Related: The Investor's View: Is The App Boom Over?

The challenges hampering the UAE payments economy, however, do beg the question: imagine the UAE ten years into the future- and what's best for the nation. Do we want to protect the past from the future or the future from the past? The most important policy document in the country, Vision 2021, at the core, is a plan to build a new knowledge economy. Picture this future-oriented economy with the newest Careem's, Airbnb's, and Deliveroo's. It doesn't take a secret decoder ring to know that they will almost all rely on efficient, sophisticated payment processor firms to send "capital" through the UAE digital economy. The upcoming "big bang" of disruptive financial technologies will see regulators determine how to apply today's laws, some of which may not be nimble enough to change- but this doesn't have to be complicated.

Envision writing the rules governing payments like playing with a box of Legos. You have all these building blocks, you take the things that you're already familiar with, and just repackage them in ways that make more sense. The Central Bank could explore rebooting the rules of the payment economy -to enable, rather than stifle fintech startups- in clear ways that do not inhibit, or even touch on national security:

  • Ensure fintech application process is operational, simplified and easily accessible on the Central Bank website.
  • Create training sessions and forums to show fintech startups how to obtain a license. Answer their questions. Outline common pitfalls made on the application forms, and show them good practices of what the Bank's licensing regulators are looking for.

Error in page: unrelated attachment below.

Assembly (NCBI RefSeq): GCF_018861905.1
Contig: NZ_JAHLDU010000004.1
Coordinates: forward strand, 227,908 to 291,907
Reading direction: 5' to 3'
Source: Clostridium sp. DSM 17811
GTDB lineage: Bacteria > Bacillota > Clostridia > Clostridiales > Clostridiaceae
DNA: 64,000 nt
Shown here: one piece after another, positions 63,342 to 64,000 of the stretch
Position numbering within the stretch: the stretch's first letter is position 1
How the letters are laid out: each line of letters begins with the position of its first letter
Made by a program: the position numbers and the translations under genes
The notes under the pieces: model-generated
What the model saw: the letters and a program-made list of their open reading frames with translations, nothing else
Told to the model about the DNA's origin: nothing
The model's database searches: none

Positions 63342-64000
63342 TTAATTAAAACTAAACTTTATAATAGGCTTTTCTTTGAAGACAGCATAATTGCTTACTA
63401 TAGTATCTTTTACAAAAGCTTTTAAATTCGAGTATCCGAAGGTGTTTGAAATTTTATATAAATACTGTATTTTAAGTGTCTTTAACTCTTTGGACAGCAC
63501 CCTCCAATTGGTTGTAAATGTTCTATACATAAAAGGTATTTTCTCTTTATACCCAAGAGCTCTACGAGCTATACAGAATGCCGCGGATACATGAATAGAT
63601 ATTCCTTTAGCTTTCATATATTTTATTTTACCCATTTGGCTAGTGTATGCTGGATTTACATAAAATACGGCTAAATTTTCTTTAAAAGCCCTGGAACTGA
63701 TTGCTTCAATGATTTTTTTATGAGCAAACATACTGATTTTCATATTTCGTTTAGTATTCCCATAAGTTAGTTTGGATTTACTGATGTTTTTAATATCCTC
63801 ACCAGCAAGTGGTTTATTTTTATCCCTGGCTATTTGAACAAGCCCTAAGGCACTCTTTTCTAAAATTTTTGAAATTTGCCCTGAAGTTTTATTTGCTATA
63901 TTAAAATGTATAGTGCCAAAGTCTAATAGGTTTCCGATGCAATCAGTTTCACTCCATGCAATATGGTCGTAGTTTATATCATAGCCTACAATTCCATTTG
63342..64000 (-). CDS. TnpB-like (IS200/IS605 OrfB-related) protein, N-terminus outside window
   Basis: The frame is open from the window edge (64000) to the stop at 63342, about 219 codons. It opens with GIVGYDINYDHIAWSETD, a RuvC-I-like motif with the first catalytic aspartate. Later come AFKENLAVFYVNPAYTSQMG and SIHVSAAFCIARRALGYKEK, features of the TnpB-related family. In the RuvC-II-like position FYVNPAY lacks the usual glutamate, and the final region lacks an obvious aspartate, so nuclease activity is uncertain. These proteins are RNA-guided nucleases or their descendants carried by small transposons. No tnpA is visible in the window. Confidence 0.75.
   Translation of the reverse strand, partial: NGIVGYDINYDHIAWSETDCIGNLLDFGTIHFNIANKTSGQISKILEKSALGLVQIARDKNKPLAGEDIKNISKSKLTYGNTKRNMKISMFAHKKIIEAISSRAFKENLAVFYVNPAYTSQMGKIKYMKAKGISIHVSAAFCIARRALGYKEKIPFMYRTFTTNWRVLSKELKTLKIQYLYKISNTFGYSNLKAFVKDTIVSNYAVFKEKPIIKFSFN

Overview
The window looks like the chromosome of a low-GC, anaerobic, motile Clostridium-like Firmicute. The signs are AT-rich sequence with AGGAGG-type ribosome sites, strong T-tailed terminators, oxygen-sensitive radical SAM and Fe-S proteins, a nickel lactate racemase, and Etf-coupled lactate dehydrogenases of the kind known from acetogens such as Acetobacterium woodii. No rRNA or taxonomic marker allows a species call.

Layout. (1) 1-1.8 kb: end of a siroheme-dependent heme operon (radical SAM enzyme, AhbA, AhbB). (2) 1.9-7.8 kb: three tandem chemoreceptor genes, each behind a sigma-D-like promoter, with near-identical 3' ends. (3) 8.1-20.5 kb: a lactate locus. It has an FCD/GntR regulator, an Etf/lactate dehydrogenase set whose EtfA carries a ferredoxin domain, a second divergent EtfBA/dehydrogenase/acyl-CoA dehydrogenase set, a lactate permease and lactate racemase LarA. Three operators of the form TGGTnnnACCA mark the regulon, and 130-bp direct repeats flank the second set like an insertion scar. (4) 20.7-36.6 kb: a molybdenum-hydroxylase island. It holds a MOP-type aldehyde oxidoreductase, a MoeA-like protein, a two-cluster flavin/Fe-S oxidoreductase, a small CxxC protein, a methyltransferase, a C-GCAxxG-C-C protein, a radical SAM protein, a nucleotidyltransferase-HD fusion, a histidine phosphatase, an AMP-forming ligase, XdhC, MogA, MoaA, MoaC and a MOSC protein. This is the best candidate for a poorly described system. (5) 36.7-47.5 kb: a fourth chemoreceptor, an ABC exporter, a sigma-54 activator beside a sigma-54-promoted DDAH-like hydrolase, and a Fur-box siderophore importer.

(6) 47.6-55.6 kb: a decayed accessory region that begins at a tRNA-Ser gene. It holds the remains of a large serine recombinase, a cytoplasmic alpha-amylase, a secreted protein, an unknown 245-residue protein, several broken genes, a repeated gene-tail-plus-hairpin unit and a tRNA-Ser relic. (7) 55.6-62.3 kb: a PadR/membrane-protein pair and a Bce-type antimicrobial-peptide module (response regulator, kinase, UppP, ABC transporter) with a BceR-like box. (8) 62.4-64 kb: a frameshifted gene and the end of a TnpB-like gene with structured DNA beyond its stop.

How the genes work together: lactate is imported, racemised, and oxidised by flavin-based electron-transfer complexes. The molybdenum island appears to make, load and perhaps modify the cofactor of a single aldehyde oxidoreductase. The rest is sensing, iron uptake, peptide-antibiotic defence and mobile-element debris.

• Quality-assure responsive, professional staff who want to find creative ways to cooperate with companies.
  • Provide a clear decision-making process and timeline for payment processors' license applications, with a target to have them adjudicated in 30 days.
  • Listen to UAE digital payments companies, and global ones like Stripe and Careem, that know "what they're doing." There is no substitute to listening directly to experts. How many people would ever have a brain surgery, performed by a dentist? You wouldn't. And fintech is a multi-billion-dirham UAE industry, and among the fastest growing parts of the country's digital economy.

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Not doing anything is also a choice. But building the fintech payment processing revolution is becoming almost like water behind a breaking dam: trying to ignore it is practically self-defeating, because it's inevitable. It will either happen to you, or you can manage it. The ultimate question is to what extent financial regulators here will manage this disruptive event, or generally continue business-as-usual, letting coming global market creative disruptions happen to them.